I arrived at another favourite campsite  – St. Justinian outside St. Davids and the jumping off point for Ramsey. (The name is a reflection of the Viking influence on western coastal areas, and comes from Hravns Eye – Raven’s Island. St. Justinian, who was confessor to St. David, lived on the island.) It was heaving with people. I have never seen so many holiday makers in the whole area let alone this little hamlet. Extra campsites had sprung  up all round to cope with the unprecedented demand. I wonder how many of these new converts to UK travel are trying, like me, to squeeze out the last drops of diesel-fuelled pleasure before the reality of fossil fuel restrictions kick in? Or do most of them feel they have a right to go where they please when they please? They already know they have to book accommodation, but how long before we have to book parking spaces? How long before barriers go up on the roads to Cornwall as they have this year on the streets of Venice? How long before we realise that road travel is a privilege, not a right?

Still, it was a glorious evening and everyone was happy – at least until the clammy breath of the sea mist cooled down the barbecues and brought out the coats. There was no hurry tomorrow – because it was a Spring tide, the boat for the island couldn’t leave until Noon. The mist drifted away and I was content to watch the spectacular sunset and some other watchers.

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Green Hay

A few days ago I joined a group of National Trust volunteers and three of the team from Biophilic Wales in a sort of reverse hay-making operation. (BPW is a 3 year project with the primary aim of enhancing and restoring spaces where people can enjoy and be restored by the natural world.) Overseers were Stuart and Carol from the National Trust and Kathryn from BPW.

We were at Paxton’s Tower overlooking the National Botanical Gardens at Middleton, near Carmarthen. The tower is surrounded by traditional grassland and woods and enjoys spectacular views across the Towy Valley.

Here are Pete, Simon and Rob taking a short break from what must be one of the most bizarre operations in the arsenal of those trying to re-create a more natural environment. We were spreading “green hay”. The idea is to take freshly cut grass from a well-established flower meadow just as the seed is ripening, and spread it over grassland with much less diversity of plant life. It’s a natural way of broadcasting seed which not only benefits insects and the creatures that feed on them, but if subsequently managed properly, it regenerates the soil.   Oh, and it will look lovely! (Image from Carmarthenshire Meadows Group)

For me as a youngster, haymaking was part of life. A mower towed by a Fergie tractor with snickety to-and-fro blades and a swath board would leave a neat row of long grass as it moved round the field from the outside in. We village kids would stand around with catapults (and later guns) waiting for the rabbits trapped in the middle to make a run for it. After a day or two of drying, the hay was turned and when properly dry made into small oblong bales by a baler towed behind the same old tractor with its metal seat on a single leaf spring. We would follow the baler and stack the bales into small piles ready to be picked up by a trailer and taken to the barn. Once there they would be unloaded onto an elevator which lifted them up into the barn – our warm winter playground. It was a process which used a lot of man-and-boy hours but comparatively little oil-based mechanical horse-power. It was good healthy work in the open air surrounded by the glorious summer smell of drying hay, and something I looked forward to every summer.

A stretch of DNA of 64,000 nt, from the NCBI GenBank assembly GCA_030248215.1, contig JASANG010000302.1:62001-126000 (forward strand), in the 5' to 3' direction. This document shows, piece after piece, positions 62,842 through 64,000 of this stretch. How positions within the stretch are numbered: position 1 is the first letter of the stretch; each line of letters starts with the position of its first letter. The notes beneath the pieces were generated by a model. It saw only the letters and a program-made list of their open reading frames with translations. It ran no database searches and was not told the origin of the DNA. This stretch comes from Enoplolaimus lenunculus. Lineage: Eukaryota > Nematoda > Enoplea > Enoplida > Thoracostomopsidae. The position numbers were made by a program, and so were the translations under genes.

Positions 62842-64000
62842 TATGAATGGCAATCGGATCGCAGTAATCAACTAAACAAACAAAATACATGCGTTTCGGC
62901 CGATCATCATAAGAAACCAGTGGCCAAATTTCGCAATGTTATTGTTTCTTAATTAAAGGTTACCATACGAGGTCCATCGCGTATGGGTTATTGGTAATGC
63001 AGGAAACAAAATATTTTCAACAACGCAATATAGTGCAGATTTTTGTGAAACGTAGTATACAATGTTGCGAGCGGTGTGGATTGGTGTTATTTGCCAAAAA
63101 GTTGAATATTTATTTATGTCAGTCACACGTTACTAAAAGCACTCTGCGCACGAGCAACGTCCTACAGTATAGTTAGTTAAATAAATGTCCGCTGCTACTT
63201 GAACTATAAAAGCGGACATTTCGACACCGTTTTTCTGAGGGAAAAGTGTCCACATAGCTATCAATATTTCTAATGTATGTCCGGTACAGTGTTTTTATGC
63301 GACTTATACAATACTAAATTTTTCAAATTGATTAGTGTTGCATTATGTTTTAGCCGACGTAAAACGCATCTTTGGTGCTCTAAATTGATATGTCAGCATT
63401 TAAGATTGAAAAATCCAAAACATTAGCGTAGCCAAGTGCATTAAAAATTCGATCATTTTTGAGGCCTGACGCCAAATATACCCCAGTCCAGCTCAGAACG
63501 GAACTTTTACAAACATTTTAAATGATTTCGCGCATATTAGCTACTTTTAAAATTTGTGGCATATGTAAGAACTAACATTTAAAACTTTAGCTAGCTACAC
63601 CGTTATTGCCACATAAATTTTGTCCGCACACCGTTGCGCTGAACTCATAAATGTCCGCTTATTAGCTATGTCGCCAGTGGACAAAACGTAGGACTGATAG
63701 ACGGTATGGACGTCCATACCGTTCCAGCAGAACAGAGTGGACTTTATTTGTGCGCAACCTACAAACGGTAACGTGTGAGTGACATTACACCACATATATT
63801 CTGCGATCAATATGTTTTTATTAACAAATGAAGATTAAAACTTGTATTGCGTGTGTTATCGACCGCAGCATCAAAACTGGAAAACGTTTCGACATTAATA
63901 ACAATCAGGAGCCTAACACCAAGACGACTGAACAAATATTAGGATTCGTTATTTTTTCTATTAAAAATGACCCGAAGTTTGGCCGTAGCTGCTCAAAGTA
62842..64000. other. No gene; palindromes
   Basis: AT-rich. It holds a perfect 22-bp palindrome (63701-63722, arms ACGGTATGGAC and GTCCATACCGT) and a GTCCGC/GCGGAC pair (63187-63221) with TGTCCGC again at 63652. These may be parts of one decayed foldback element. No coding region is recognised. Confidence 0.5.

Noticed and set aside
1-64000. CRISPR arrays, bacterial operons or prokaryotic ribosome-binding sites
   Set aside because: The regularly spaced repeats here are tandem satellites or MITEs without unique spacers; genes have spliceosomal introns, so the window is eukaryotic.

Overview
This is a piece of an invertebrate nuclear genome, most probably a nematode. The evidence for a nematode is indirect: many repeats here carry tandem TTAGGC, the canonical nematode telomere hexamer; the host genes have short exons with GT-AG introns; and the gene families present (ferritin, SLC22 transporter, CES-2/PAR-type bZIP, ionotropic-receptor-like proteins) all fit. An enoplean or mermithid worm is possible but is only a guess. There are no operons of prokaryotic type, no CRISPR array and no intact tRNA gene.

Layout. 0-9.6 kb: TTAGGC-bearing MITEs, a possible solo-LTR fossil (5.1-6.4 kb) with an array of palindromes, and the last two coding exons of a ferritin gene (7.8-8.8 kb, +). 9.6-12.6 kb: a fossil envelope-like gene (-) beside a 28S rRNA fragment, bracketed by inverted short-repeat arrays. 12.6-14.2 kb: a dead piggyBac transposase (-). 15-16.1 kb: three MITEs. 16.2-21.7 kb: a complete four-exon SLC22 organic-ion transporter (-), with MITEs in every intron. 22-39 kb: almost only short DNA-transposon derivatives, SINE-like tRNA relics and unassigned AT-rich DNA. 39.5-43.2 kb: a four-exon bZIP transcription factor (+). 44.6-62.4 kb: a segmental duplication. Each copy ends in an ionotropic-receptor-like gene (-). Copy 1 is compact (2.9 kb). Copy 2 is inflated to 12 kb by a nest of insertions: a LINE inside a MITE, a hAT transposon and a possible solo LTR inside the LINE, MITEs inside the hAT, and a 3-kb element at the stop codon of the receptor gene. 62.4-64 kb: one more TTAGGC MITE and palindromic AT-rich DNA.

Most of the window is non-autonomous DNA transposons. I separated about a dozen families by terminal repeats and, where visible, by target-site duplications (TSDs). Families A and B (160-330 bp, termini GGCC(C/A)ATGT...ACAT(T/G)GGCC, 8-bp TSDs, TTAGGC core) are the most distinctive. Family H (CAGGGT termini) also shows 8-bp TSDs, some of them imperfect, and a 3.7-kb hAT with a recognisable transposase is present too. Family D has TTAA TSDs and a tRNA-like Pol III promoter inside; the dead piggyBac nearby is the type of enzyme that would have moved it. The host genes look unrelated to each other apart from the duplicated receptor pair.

Now the machines are much bigger with 200 horsepower not uncommon. The work is done by contractors who move from farm to farm with long queus of slow moving traffic behind them. Two men with two rigs will mow and turn a hundred acres, bale the hay into huge cylindrical bales, wrap the bales in plastic and finally use a powerful fork lift on a tractor to stack the bales in an outdoor dump site – a classic blot on the landscape.

What made the operation here so odd was that the Trust were using contractors with machines which towered over us to cut and deliver the grass.  We peasants with our pitchforks were working alongside mega horsepower in an operation which would be incomprehensible to the traditional farmers of my youth – all that work and no food to show for it! It was, Stuart explained, the first time they had done this at scale . There would be an opportunity to try different methods next year because the whole operation would need to be done again!

The horsepower kept us all waiting for an hour  then dumped 22 tons of grass, clover, knapweed, plantain, yellow rattle and lots more into huge piles which the peasants with their pitchforks had to spread before it began to heat up.

It was hard work. Stuart’s feet got hot and Ossian for one enjoyed lunch enhanced with two huge cakes baked by Carol.

It takes a special kind of person to persuade a group of people, most of them well into retirement, to do hours of hard unpaid manual labour in steep fields and send them home fulfilled and happy; well done Stuart, Carol and Kathryn!